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Flor de Jerez. 'Apera' in plsce of amontillado. Haresfur suggested upping the Appleton or losing some of the 'sherry'. I think he's right.

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Manhattan Transfer: one of my favourite Death drinks so far. Good tip, Les.

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It is a beauty, isn't it?

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Finally got a bottle of amontillado, so here is my rendition of the Flor de Jerez.

 

Flor de Jerez (Joaquín Simó) with Appleton Estate Reserve Jamaican rum (Appleton 12-year), Lustau Amontillado (Los Arcos) sherry, Rothman & Winter apricot liqueur (Briottet peach liqueur), lemon juice, cane sugar syrup, Angostura bitters.

 

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Lightweight at first. Lemon and rum. Then the sherry kicks-in. Lots of raisins and dried fruit. It's flavorful, pretty light, and not too sweet. I like it.

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Finally got a bottle of amontillado, so here is my rendition of the Flor de Jerez.

 

Flor de Jerez (Joaquín Simó) with Appleton Estate Reserve Jamaican rum (Appleton 12-year), Lustau Amontillado (Los Arcos) sherry, Rothman & Winter apricot liqueur (Briottet peach liqueur), lemon juice, cane sugar syrup, Angostura bitters.

 

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Lightweight at first. Lemon and rum. Then the sherry kicks-in. Lots of raisins and dried fruit. It's flavorful, pretty light, and not too sweet. I like it.

 

Glad you like it! It's currently on D&Co's menu under the "resurrected" classics section. Sadly, none of their other current sections have cocktails that are in the book, and I had some killer ones the last time I went (about 4 weeks ago).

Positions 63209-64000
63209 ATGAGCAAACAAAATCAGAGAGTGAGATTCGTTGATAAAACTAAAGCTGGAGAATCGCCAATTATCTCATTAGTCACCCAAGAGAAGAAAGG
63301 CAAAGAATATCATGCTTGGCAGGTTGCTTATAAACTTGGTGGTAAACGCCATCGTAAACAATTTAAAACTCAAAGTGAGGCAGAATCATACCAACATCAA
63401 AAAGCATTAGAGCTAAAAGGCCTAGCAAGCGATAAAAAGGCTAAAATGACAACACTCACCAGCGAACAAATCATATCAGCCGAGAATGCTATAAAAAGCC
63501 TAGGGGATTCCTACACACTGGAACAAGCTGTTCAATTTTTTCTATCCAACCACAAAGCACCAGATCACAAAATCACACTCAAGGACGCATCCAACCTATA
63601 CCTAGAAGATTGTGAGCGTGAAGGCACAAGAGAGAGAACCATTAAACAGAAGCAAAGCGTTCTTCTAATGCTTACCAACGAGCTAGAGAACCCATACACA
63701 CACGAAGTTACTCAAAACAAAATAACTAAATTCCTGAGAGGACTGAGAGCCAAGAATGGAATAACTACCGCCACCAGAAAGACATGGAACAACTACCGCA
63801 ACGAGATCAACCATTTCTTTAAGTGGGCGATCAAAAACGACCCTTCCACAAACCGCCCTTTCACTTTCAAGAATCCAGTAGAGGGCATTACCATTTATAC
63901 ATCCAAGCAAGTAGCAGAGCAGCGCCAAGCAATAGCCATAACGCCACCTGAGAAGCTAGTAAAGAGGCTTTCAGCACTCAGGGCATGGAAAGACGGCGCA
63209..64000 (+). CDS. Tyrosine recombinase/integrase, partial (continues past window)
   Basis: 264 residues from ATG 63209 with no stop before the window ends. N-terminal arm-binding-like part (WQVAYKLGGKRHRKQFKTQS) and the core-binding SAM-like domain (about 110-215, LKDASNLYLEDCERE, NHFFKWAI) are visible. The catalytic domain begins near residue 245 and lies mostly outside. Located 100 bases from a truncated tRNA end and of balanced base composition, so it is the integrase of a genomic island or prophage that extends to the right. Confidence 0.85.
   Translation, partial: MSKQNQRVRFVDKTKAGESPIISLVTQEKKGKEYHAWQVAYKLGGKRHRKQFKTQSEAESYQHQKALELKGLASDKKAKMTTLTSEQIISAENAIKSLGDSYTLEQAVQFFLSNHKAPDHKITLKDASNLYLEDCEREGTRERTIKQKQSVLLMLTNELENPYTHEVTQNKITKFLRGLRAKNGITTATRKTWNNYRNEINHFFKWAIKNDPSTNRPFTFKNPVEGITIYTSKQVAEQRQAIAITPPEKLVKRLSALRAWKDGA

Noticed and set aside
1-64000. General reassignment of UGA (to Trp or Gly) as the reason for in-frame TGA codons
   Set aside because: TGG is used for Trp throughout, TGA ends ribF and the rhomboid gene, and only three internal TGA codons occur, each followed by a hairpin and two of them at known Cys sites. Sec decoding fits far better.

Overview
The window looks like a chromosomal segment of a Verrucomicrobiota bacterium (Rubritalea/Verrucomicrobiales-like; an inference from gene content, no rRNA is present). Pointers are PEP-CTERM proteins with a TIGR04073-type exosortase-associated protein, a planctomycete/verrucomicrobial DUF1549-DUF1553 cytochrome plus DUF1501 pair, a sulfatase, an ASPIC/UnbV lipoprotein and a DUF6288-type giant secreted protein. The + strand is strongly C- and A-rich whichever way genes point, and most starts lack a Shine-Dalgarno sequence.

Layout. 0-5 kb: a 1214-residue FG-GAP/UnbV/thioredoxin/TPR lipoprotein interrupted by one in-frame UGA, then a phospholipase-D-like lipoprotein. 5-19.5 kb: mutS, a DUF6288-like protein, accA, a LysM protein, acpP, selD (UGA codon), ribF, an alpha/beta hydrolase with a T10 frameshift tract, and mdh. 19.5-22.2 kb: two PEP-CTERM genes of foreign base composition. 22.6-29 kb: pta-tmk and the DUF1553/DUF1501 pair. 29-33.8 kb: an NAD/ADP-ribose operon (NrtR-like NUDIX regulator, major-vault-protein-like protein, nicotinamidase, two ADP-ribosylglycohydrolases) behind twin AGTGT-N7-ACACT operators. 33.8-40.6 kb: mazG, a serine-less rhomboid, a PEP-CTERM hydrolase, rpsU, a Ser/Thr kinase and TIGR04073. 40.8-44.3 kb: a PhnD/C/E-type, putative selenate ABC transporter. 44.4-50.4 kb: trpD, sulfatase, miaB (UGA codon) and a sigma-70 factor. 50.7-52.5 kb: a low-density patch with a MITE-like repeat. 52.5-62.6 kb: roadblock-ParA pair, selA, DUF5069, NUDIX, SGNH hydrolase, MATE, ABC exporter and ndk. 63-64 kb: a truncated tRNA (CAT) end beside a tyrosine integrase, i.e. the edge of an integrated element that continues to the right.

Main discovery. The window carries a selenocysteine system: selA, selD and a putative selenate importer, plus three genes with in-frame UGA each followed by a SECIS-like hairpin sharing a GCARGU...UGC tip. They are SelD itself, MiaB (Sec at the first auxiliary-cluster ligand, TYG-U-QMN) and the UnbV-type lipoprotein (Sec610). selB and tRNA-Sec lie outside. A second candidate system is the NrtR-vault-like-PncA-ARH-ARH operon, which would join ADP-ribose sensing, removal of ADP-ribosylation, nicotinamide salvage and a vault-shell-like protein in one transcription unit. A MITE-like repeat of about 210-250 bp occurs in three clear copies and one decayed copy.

The real question is, how long were you without amontillado??  :laugh:

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Glad you like it! It's currently on D&Co's menu under the "resurrected" classics section. Sadly, none of their other current sections have cocktails that are in the book, and I had some killer ones the last time I went (about 4 weeks ago).

 

The real question is, how long were you without amontillado??  :laugh:

Don't worry, I had plenty of Amontillado before, just not in the comfort of my own home until now.

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We've had this book for about a year - the first we bought when building a home bar and were absolute novices. Over the past year we've gone through phases....whisky and scotch drinks...more recently good rum drinks, which means daiquiris for this book, I guess, but also we did a lot of old-school Tiki'ing. When we first got the book, I would flip through in awe of all the ingredients I felt like I'd never get, and now as we've accumulated, I find myself with bottles I don't know what to do with. I just got a bottle of Rothman & Winter apricot liqueur and can't recall all of the Death & Co. recipes I (thought) remember calling for the ingredient. Any suggestions for this ingredient in the book's cocktails?